Call of Duty: Advanced Warfare's multiplayer will be playable for the first time at Gamescom in August, and according to Sledgehammer Games, it'll be quite the surprise.
Speaking to OXM as part of an interview published in our latest issue, on sale now in the UK and US, the developer's co-founders Michael Condrey and Glen Schofield hinted at how Advanced Warfare's new gadgets change the flow of combat online. "We've got heavy weapons, which is sort of another new class, verticality through the boost jump - you can imagine what that does to the multiplayer experience," said Condrey. "And then cloak, super-strength, and then off-the-controller changes, like the exo-boost and the exo-slide.
"We've got a really great combo now with the boost jump and then a lethal slam from above," he went on. "We feel like it's a pretty fundamental change to the second-to-second combat, as well as the broader linear experience that you see in campaign."
Thanks to the exo-suit - which can be upgraded at the end of each mission - the new Call of Duty's story theoretically allows for a wider array of tactics than its predecessors: you might, for example, use the suit's manoeuvring capabilities to get the drop on an enemy, or pluck a door from a nearby car and use it to shield your approach. All of these abilities can be called upon in multiplayer, too.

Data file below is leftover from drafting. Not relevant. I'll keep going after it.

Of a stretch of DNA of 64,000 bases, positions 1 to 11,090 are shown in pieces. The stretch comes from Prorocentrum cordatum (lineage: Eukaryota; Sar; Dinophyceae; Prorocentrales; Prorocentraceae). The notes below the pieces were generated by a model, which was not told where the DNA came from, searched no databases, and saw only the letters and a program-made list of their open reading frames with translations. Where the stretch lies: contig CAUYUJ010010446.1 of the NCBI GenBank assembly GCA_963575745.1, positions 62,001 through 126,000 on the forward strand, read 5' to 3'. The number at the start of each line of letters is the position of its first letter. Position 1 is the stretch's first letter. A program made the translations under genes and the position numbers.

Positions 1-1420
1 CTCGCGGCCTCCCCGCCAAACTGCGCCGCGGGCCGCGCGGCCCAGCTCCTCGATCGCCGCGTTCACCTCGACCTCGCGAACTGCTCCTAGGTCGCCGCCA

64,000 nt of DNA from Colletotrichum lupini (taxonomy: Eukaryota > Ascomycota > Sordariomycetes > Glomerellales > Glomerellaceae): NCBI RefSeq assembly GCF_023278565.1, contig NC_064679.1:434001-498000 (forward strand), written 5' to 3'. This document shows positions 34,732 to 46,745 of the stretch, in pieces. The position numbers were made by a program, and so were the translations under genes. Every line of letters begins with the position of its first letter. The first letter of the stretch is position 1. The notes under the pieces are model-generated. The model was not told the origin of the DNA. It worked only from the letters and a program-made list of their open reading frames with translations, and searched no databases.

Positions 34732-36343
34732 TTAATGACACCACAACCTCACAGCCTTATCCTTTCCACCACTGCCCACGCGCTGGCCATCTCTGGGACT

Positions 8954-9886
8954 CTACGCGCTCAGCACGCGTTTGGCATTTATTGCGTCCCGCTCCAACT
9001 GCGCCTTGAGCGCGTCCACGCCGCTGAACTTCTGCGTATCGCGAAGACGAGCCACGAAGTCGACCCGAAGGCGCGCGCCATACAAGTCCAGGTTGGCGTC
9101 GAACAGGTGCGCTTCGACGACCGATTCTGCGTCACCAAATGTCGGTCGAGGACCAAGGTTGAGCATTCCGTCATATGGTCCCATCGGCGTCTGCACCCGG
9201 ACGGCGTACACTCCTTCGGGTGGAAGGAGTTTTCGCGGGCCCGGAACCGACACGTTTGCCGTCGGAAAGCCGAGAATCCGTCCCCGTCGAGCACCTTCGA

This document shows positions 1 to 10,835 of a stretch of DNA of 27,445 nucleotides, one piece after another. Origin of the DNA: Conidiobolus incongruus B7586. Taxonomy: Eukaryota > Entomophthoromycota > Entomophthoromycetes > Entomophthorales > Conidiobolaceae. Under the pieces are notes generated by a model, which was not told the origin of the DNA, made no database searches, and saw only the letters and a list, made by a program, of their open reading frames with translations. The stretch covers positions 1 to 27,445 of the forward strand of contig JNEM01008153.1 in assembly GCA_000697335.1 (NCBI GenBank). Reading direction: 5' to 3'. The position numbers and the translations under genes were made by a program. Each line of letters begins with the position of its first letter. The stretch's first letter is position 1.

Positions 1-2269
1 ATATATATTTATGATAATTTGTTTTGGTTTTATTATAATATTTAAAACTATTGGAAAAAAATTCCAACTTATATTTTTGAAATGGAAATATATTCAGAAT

The consequences for well-trodden COD multiplayer strategies will be "interesting", Condrey went on. "The shotgun is a close quarters weapon. A short ranged, broad angle weapon like the shotgun is pretty ineffective against a player who can boost out of the way really quickly, right? So there are a lot of really interesting and unique challenges and opportunities, and I think when we talk about MP in more detail you'll get to see that, but the variety that the new controls and the exo bring to gameplay is pretty revolutionary."
Sledgehammer has been careful, however, not to utterly break or discard the most popular aspects of prior online components. "We know that there are some fundamental things we have to do with Call of Duty," observed Schofield. "There are a bunch of weapons that people will always gravitate to, so we have to bring those forward into the future.
"What we do is we look at an AK47, and in 50 years it hasn't changed a heck of a lot, so for a future version, we've changed it as much as you would in 50 years. Others we've looked at, and they've just changed fundamentally in those 50 years, so we've made those adjustments as well - we've said 'OK, that's changed a lot'."